BALTIMORE (CN) – A federal judge delivered a devastating blow Friday to a Maryland law aimed at preventing foreign interference in state elections, enjoining elections officials from enforcing it at all while a challenge by a group of newspapers plays out in court.
“I conclude that Plaintiffs’ First Amendment claim is likely to succeed on the merits,” U.S. District Judge Paul W. Grimm wrote in a 50-page opinion. “This conclusion stems from my determination that the Act’s impositions on online publishers are subject to strict scrutiny and that they most likely would not withstand this form of judicial review.”
“We are very pleased with the court’s thoughtful and well-reasoned decision,” said Seth Berlin of Ballard Spahr, who represents the Washington Post, Baltimore Sun and other publications that challenged the law in August. “While the judge recognized that combating foreign influence in our elections is important, he correctly ruled that this statute was both an ineffective and unconstitutional way of doing so.”
The Maryland Legislature passed the Online Electioneering Transparency and Accountability Act in 2017; it became law without Gov. Larry Hogan’s signature.
The law requires platforms with more than 100,000 monthly visitors to publish the names and contact information for any purchaser of a “qualifying paid digital communication,” along with the price paid.
It also requires that the news organizations maintain a publicly available database identifying the candidate or ballot issue to which the ad relates, the dates and times when the ad was first and last published, a copy of the ad, an “approximate description of the audience that received, or was targeted to receive, the communication; and … [t]he total number of impressions generated by the communication.”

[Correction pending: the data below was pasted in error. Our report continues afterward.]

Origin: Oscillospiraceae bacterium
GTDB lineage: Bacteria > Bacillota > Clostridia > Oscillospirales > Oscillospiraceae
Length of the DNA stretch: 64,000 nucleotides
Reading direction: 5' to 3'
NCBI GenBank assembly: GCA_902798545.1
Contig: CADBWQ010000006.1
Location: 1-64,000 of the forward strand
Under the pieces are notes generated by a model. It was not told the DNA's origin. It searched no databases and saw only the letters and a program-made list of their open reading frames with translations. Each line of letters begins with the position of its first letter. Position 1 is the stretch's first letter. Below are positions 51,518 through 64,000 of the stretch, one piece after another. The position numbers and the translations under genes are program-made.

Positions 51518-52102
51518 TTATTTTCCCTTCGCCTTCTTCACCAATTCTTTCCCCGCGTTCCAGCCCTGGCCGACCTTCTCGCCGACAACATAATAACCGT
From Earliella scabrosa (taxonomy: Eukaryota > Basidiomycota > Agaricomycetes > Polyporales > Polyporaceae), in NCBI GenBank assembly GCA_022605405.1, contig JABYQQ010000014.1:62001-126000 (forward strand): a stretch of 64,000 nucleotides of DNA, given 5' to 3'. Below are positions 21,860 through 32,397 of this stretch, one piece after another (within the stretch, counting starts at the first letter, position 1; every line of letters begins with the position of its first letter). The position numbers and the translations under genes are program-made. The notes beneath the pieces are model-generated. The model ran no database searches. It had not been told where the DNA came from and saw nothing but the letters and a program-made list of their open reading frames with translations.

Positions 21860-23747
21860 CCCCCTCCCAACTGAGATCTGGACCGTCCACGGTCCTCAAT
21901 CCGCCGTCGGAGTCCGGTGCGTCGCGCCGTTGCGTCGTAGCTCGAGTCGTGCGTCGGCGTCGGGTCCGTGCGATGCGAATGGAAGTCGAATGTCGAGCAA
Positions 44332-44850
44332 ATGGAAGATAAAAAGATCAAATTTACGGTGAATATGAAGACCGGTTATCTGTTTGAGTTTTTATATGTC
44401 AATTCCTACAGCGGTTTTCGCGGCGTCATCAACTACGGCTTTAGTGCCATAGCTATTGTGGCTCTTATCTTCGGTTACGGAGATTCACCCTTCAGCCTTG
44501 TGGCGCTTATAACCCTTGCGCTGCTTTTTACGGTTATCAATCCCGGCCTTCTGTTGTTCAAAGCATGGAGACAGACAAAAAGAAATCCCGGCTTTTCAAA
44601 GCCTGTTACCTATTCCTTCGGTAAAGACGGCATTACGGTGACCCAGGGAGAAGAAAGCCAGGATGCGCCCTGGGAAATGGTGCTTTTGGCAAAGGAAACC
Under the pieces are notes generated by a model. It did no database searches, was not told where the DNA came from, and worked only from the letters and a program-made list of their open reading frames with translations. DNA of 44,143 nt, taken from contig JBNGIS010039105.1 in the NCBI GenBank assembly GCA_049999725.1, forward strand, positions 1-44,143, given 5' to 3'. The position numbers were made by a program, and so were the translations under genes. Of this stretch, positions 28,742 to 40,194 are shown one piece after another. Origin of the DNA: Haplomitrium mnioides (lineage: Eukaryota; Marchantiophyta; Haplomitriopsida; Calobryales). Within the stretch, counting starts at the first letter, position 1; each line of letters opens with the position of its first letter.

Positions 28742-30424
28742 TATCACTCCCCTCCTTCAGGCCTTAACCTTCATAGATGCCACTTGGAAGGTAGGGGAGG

Some of the information the law demands is proprietary, such as how many people the ads reached. Much of the rest, the judge found, is duplicative.
The judge praised the Legislature, saying it “should be commended, not criticized for attempting to address this threat.”
But the judge said the state erred in seeing the law as purely an election law—subject to “exacting scrutiny” under First Amendment jurisprudence—and not a direct regulation of speech which under “strict scrutiny” must be narrowly tailored to its purpose.
While the state does have a compelling interest in safeguarding its elections from foreign influence and making sure election expenditures are publicly transparent, Grimm said it failed to craft the law to fit those objectives.
“It is not that the Act promises no benefits whatsoever,” the judge wrote. “Here, though, the publication and state inspection requirements appear ill suited to their missions in at least three ways: first, they are duplicative of other campaign finance disclosure requirements; second, they do not target the deceptive practices the Act ostensibly seeks to deter; and, third, they are poorly calibrated to prevent foreign operatives from evading detection.”